In what way is God’s love for us most clearly seen?August 26, 2019
Last week I posted an article in which I argued that if God is going to love us in the fullest and highest manner, he must seek from us the praise and adoration of all that he is. It is a portrayal of God in Scripture (see John 4:23) that almost destroyed C. S. Lewis’s faith. Today I want to continue thinking on this theme. So let me begin with an illustration.
If God is to love my wife, Ann, optimally, in the most superlative way possible, he must bestow or impart to her the best gift he has, the greatest prize, the most precious treasure, the most exalted and worthy thing within his power to give. That gift, of course, is himself. Is there anything better than God that God can give her? No. Nothing in the universe is as beautiful and captivating and satisfying as God!
It isn’t enough that God gives to Ann a Snickers when she’s hungry or good health instead of disease or a new car when the old one breaks down. Even though she may take great delight in a new diamond ring, such a gift could never be an expression of God’s greatest love and affection for her. This isn’t to say these things aren’t wonderful. Of course, they are. But they pale in comparison with God himself.
So, if God loves her, he will give himself to her and then work in her soul to awaken her to his beauty and all-sufficiency. In other words, he will strive by all manner and means to intensify and expand and enlarge her joy in him. All of which is to say, and I owe this thought to John Piper, that God’s love for Ann is seen not in him making much of her, but in him graciously enabling her to enjoy making much of him forever.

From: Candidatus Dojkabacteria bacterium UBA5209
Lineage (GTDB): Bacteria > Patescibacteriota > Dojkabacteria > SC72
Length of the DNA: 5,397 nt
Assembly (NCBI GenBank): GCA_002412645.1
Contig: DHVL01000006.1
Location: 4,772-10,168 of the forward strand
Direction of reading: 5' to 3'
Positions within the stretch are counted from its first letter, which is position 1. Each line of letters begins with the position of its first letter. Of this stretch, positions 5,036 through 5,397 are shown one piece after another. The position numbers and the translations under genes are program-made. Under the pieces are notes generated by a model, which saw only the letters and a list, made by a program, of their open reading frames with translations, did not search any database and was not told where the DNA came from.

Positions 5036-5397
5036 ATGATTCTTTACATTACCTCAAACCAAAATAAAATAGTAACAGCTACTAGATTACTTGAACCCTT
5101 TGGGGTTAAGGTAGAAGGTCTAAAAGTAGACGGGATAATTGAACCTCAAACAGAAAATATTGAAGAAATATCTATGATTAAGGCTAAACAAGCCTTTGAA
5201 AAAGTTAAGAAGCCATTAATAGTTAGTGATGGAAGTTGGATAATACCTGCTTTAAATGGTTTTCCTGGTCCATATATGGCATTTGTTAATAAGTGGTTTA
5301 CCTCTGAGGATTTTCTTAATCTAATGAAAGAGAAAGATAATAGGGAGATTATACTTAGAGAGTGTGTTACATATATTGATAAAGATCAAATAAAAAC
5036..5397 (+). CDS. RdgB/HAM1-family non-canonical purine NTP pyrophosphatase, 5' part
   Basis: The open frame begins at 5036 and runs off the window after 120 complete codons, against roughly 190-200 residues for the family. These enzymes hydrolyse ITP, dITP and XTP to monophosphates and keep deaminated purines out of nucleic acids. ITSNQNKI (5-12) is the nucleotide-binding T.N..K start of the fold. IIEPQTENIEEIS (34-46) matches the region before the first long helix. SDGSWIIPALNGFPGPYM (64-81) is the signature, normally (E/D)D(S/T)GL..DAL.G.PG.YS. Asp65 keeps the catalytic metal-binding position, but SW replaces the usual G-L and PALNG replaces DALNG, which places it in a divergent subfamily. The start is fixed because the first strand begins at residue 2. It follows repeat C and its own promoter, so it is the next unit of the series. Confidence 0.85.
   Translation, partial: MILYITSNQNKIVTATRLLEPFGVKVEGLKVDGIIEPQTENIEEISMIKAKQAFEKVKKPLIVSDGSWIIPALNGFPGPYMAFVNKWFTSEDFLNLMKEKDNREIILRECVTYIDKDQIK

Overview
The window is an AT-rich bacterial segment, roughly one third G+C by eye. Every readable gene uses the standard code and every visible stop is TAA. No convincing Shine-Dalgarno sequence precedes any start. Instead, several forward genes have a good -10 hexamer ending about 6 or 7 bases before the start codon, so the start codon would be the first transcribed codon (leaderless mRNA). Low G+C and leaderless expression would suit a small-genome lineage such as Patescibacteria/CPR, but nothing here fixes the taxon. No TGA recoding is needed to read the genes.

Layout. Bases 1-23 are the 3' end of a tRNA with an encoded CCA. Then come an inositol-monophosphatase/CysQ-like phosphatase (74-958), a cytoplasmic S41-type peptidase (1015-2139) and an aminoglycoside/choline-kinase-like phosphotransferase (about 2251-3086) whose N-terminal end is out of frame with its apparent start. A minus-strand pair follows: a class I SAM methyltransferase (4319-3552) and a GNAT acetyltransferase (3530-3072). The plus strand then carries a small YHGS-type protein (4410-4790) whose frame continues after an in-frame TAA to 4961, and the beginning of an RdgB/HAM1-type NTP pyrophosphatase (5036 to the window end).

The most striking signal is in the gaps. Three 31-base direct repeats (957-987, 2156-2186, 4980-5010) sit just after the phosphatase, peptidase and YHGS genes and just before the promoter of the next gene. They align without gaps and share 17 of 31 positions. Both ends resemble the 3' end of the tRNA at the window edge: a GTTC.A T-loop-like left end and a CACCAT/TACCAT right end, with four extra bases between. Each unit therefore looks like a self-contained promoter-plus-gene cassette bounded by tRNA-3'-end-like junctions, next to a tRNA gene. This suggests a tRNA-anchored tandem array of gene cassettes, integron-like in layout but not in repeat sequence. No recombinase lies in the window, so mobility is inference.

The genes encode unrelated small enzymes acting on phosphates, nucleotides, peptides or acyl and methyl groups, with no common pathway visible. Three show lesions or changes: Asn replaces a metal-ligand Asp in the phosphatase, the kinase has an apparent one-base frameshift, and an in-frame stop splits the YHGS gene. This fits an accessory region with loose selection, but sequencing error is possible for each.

So God comes to Ann in the person of Jesus Christ and says: “Here I am in all my glory. Look at me. Behold me. Study me. See me. Explore me. I am incomparable, infinite, immeasurable, and unsurpassed. So, be satisfied with me! Enjoy me! Celebrate who I am! Experience the height and depth and width and breadth of savoring and relishing me!”
Does that sound like God pursuing his own glory? Yes. But it also sounds like God loving my wife perfectly and passionately. The only way it is not real love is if there is something for Ann better than God: something more beautiful than God that he can show her, something more pleasing and satisfying than God with which he can fill her heart, something more glorious and majestic than God with which she can occupy herself for eternity. But there is no such thing! Anywhere! Ever!
If I stood on the platform of Bridgeway Church week after week and said to the people in attendance: “Bridgeway, men and women, young and old, my aim in all that I do is to get you to tell me and everyone else how unbelievably great and good and glorious I am. So come on. Praise me. Adore me. Spread the fame of Sam Storms far and wide. Tell others what they are missing by not being here. Explain to them all of my attributes and personality traits and be sure you convince them that no one can compare with me.”
If I did that, at minimum they should get up and walk out and never return. Perhaps even better, they should openly rebuke me, mock me, laugh at me, and then do whatever they could to get me institutionalized in a psychiatric hospital as an incurable megalomaniac of the worst possible sort. If you’re not familiar with the word “megalomania”, the Oxford English Dictionary defines it as “delusion about one’s own power or importance” (889).
So, if that is how they should treat me should I dare to make such claims for myself, how does God escape the same judgment? Why he does he get off the hook? Why don’t we mock him as a colossal megalomaniac? Why shouldn’t God be vilified and rejected? Why shouldn’t we take offense at him in the same way they would take offense at me?
The reason is simple. I’m not God. He is. I’m not perfect. But he is. I’m not glorious or the most adorable being in the universe. But he is. I’m not the most valuable treasure in all the world. But he is. I’m not infinite in knowledge. He is. I’m not all powerful. He is. There are countless individuals more virtuous than me. But none are more virtuous than God. I cannot satisfy your soul beyond anything else in life. But he can. If you focus on me and what I can do for you, you will end up empty and deeply unsatisfied, just like the Samaritan woman at the well. But if you focus on God and all that he is for us in Jesus, you will never again thirst or go spiritually hungry or lack for the joy that your soul most deeply desires.
Do you see the difference? Do you now see why God can, indeed, why God must seek his own glory and praise and adoration and can do so as an act of supreme love rather than an act of selfishness and lunacy?